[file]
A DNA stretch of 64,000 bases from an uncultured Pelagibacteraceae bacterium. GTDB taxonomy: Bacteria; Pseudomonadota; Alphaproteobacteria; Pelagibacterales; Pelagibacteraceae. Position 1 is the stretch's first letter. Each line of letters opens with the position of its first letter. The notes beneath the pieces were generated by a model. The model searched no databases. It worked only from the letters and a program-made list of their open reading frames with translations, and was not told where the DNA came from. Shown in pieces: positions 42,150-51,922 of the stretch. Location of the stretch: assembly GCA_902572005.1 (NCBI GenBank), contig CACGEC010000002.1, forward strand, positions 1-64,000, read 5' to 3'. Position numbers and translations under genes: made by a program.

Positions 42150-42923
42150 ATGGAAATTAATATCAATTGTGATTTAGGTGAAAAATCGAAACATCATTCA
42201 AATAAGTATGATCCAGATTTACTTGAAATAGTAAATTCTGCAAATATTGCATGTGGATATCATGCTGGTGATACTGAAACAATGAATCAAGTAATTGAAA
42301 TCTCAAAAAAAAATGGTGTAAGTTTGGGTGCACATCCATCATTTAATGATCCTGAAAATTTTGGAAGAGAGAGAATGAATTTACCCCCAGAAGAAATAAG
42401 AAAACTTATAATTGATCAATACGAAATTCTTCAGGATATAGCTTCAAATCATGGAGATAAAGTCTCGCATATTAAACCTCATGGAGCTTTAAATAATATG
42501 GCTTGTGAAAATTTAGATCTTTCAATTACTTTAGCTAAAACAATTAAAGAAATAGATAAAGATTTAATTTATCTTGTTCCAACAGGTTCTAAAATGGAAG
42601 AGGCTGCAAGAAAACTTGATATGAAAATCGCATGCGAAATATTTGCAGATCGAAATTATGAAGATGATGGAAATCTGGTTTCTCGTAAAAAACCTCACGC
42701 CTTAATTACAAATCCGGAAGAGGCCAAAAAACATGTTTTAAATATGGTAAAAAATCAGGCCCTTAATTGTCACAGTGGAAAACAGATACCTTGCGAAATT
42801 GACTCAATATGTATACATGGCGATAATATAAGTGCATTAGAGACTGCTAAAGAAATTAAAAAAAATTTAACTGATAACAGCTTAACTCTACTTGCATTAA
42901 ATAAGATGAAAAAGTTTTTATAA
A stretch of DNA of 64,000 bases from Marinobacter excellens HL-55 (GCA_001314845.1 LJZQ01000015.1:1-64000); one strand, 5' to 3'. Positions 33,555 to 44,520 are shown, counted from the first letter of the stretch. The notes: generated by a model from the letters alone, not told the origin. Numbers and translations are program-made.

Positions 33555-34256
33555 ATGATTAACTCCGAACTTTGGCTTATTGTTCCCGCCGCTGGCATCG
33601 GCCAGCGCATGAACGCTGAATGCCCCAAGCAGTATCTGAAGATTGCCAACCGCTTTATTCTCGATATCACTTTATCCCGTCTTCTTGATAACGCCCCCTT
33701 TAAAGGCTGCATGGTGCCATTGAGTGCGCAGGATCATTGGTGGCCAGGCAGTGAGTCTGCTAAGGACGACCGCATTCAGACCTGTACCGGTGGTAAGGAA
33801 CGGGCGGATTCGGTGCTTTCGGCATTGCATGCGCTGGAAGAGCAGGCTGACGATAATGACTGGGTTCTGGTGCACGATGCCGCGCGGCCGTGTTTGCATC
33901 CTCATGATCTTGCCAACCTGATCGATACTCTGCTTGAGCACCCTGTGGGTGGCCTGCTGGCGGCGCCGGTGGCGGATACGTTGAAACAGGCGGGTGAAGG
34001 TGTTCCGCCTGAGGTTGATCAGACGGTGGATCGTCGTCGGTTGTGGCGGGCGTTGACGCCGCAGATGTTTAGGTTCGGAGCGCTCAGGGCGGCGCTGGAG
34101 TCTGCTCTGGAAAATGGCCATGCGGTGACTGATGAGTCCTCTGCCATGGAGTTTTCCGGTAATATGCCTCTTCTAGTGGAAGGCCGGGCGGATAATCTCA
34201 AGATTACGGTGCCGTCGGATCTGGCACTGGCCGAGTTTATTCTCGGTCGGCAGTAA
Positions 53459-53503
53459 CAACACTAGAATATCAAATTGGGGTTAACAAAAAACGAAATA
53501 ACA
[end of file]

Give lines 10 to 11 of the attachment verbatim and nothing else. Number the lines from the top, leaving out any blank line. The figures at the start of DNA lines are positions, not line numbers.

42801 GACTCAATATGTATACATGGCGATAATATAAGTGCATTAGAGACTGCTAAAGAAATTAAAAAAAATTTAACTGATAACAGCTTAACTCTACTTGCATTAA
42901 ATAAGATGAAAAAGTTTTTATAA